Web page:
Today is my daughter’s 13th birthday. It is also my 44th.
I had prodromal labor with her for three weeks. THREE WEEKS.
We went to the hospital twice thinking labor would keep going. It didn’t.
That prodromal labor was making progress, because I was walking around at 90% effaced and four to five centimeters dilated for three those weeks.
When it was actually true labor that wouldn’t stop, she was born in three hours. Pretty much one push and there she was, perfect.
Not everything was perfect though.
The doctor broke my water without asking me. Made for an uneasy feeling and likely contributed to the precipitous nature of my labor.
The doctor ordered pitocin without even assessing me first, but thankfully I overheard him talking with a nurse. I told them they would absolutely not give me pitocin because I didn’t need it! (What would’ve happened if I hadn’t heard them? No big mystery there.) He must’ve felt silly when she came flying out about 20 minutes after.
That labor was my shortest or my longest, depending on how you measure it. Active labor was three hours, the rest of it was three weeks.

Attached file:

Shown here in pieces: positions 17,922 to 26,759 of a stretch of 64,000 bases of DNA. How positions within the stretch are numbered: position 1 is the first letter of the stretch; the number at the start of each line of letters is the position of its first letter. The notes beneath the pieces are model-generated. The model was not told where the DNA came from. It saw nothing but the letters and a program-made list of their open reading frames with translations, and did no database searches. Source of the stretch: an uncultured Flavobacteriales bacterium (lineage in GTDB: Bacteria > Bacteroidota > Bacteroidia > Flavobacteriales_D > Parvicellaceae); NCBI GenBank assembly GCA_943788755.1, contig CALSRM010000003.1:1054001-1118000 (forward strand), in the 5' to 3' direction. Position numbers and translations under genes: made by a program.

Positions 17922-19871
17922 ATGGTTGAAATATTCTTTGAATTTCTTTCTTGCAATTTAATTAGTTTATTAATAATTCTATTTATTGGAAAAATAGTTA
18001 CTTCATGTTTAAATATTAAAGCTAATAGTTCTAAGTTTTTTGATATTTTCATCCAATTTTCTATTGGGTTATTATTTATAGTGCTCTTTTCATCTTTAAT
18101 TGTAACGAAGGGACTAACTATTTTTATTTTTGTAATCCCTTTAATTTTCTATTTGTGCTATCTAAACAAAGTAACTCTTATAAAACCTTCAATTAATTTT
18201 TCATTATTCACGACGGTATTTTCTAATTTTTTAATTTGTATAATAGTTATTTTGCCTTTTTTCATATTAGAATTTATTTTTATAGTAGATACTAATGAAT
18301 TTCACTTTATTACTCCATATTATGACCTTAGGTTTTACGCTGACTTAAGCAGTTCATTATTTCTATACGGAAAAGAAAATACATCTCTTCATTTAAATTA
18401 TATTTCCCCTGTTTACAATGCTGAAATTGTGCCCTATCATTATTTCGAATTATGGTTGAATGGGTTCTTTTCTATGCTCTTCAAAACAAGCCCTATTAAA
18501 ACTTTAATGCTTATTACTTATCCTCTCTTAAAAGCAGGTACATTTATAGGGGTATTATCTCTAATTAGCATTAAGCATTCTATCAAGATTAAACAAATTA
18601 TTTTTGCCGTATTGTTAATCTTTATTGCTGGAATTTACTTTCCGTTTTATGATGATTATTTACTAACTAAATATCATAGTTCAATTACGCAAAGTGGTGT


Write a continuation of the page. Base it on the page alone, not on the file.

There are no prizes for longest or shortest labors. Whatever kind of labor we experience, they become part of our story, part of who we are.
I remember connecting with a nurse during one of those “false alarm” hospital visits – meeting her changed so much of my future. The people we meet and interact with create ripples in our lives, and we in theirs.
I will always remember leaving the house in a hurry that morning, my mother caring for our other two children. Later she and the kids brought a birthday cake with homemade icing to the hospital.
I will always remember feeling shocked at how fast things were happening.
I remember a friend who owned a diner brought a huge brunch spread for us in the hospital, and we celebrated our new daughter with pancakes and bacon.
Despite some things not going quite the way I would’ve liked if I had that kind of control, I look back to that labor with joy. I was strong: for nine months of HG, for weeks of prodromal labor, for three hours of precipitous natural labor and birth.
Now I can marvel at the amazing things my body has done.
Thank you, God, for my daughter, the best birthday gift I ever received.